Great podcast guys, I also loved the movie and really want to see it again. Curious if anyone saw it in 3D and if they think it's worth it to check it out in that format. Also a side note, I totally thought that gray stuff they sprayed in their teeth was some sort of adrenaline drug the entire movie haha. And I was also wondering if anyone had an issue with furiosa's truck being pretty much indestructible through out the movie. It seemed like no amount of grenades or boom sticks was going to take that thing down. Anyways Thanks as always for the show guys.
Hi Travis - I haven't seen Fury Road yet but in my opinion I would stay away from seeing any film that is post converted to 3D. I've always been let down especially with good movies including Winter Soldier, Jurassic Park and Live Die Repeat.
Oh was it post converted? Never mind then, I'll never see a post converted 3D again.
It was - but Miller himself worked for over a year on every frame of the conversion - and it's RealD - which is a much better tech - and from what I've read - he achieved remarkable depth with it.
I saw it in 2D knowing that, based on what I saw in the trailers, my eyes would have a difficult enough time keeping up with the visual information on screen without the added stress of 3D. But I also don't handle 3D well.
Yea I had a hard time keeping up in just 2D myself lol a lot of craziness going on
The 3D is alright; there was one point where I literally flinched at something coming toward the camera. Not sure it is worth the premium, though. When I see the movie again it will be in 2D.
For what it's worth, I read somewhere that Miller himself wanted to see the movie in 3D. Also, this movie kicks a lot of ass, in a lot of good ways. It's been awhile since I wanted to see a movie again immediately after watching it.
TravisL, I interpreted the spray paint as also providing a buzz (huff) in battle.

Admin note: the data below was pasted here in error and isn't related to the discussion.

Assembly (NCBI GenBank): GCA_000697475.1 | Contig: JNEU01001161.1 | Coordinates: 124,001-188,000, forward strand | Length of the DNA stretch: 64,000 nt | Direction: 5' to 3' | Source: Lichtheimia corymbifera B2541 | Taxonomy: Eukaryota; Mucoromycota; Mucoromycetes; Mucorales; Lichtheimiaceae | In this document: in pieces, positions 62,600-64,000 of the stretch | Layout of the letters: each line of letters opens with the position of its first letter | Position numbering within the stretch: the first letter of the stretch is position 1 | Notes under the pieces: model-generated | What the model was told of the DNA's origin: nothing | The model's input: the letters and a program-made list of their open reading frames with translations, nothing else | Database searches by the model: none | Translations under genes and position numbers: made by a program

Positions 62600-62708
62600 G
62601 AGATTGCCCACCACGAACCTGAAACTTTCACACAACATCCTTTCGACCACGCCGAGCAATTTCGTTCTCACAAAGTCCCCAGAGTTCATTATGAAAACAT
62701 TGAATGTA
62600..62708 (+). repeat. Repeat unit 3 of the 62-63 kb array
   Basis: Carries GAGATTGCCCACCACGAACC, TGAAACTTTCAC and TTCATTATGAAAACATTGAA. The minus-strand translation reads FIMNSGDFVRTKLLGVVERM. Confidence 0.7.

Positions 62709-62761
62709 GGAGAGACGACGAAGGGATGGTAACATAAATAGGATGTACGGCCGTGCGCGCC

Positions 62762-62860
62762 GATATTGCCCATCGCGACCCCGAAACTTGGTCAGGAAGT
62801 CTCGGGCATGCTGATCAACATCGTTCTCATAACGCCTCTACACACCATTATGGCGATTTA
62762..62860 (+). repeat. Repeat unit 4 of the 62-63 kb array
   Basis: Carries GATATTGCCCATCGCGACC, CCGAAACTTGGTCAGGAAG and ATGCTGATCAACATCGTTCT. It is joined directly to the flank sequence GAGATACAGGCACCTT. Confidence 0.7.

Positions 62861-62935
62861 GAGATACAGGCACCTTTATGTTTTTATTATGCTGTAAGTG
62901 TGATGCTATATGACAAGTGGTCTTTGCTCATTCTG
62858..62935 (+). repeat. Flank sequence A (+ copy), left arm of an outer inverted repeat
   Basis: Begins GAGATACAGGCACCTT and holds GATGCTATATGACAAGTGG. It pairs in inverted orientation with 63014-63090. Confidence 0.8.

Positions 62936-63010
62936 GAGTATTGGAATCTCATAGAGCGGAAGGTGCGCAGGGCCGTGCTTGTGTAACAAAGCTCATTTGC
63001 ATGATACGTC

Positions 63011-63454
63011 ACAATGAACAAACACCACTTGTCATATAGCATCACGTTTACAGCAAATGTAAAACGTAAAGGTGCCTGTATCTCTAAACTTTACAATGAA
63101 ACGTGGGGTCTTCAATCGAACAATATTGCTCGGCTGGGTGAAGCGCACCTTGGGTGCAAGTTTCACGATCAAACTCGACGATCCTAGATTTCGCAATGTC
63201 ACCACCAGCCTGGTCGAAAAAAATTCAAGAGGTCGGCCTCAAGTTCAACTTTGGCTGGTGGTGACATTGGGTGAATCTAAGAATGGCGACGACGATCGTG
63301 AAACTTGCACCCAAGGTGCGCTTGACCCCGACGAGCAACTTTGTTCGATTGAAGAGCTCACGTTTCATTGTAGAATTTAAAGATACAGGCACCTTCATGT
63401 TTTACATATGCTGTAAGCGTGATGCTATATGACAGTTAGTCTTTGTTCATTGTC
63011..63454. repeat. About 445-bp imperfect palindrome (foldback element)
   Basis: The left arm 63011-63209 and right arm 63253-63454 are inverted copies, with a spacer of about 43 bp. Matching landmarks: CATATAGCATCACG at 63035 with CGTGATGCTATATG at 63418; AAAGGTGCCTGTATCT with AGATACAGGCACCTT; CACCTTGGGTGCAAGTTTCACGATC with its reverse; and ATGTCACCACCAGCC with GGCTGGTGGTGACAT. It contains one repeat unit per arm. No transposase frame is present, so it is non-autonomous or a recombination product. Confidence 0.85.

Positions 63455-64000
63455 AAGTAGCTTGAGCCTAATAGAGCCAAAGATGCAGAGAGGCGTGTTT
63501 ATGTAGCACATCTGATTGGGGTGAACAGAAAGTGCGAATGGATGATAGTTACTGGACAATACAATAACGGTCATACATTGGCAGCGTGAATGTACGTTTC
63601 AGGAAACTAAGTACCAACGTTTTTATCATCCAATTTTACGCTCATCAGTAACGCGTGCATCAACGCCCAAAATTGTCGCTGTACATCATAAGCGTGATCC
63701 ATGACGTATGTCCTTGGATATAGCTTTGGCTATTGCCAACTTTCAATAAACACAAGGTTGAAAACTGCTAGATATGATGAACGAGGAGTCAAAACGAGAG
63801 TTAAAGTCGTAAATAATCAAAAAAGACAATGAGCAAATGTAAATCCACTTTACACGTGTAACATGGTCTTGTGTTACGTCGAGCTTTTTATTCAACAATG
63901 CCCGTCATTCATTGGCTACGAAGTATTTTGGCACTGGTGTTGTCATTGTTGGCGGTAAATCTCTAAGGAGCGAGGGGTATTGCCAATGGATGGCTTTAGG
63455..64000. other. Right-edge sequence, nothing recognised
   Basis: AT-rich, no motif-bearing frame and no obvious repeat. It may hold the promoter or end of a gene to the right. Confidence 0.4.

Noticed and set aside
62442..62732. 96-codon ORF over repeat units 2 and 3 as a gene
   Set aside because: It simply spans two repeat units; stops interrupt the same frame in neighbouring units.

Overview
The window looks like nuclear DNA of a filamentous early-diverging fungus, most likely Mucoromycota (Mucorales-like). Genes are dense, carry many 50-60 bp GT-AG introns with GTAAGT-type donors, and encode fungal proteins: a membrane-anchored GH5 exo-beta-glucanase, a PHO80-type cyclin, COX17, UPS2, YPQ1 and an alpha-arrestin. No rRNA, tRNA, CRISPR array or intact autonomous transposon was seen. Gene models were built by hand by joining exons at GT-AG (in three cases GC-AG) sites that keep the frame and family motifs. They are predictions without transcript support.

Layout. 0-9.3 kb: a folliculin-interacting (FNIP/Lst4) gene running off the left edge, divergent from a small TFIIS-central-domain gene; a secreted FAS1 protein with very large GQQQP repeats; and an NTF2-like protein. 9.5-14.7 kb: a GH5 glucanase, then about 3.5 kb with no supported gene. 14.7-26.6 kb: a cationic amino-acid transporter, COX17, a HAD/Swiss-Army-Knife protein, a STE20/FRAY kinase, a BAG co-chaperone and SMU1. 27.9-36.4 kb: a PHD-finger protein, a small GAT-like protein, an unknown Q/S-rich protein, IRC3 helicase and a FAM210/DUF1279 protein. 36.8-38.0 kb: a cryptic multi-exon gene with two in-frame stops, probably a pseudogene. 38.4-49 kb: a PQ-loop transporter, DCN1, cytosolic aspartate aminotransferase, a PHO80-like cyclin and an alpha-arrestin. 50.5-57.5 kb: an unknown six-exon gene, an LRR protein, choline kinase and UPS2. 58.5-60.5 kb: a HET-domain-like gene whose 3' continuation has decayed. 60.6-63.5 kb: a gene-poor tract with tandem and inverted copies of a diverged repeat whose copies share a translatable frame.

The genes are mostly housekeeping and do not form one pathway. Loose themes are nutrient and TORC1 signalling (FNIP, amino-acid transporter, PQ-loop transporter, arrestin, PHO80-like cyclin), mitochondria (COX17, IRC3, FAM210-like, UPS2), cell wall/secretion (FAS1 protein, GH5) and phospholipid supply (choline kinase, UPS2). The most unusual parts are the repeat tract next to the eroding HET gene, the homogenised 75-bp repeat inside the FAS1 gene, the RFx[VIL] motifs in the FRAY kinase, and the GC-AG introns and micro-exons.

Hey I saw Mad Max in 3D, I didnt want to but the Cineplex gave me no choice, however, It was not bad at all. There was one moment of obnoxious 3D trickery but for the most part it was used very well. Not at all distracting, and the action remained very clear as to what was happening.
I am concerned about the amount of 3D showings, and I wonder if it's hurting the box office. The theater closest to my house has 5 showings per day, but only 1 of them in in 2D, and when I showed up to buy a ticket for that screening an hour ahead of time, it had already been sold out. I had to settle for a sold out noon showing at a different theater on Saturday. It reminded me of Dredd, which say have been shown exclusively in 3D, and I think it actually hurt their bottom line when it's run was over.
I saw it in 3D and it was fine, but it wasn't integral to the experience. I'll go see it again on 2D mostly because it's cheaper, but if you're a 3D fan like I am then it's worth the premium. Regardless, "Fury Road" kicks ass in any dimension you care to look at it. :-D
Sweet thanks for the advice guys
I thought the 3D was really strong and definitely worth the premium, but I don't think the film will suffer from it's absence.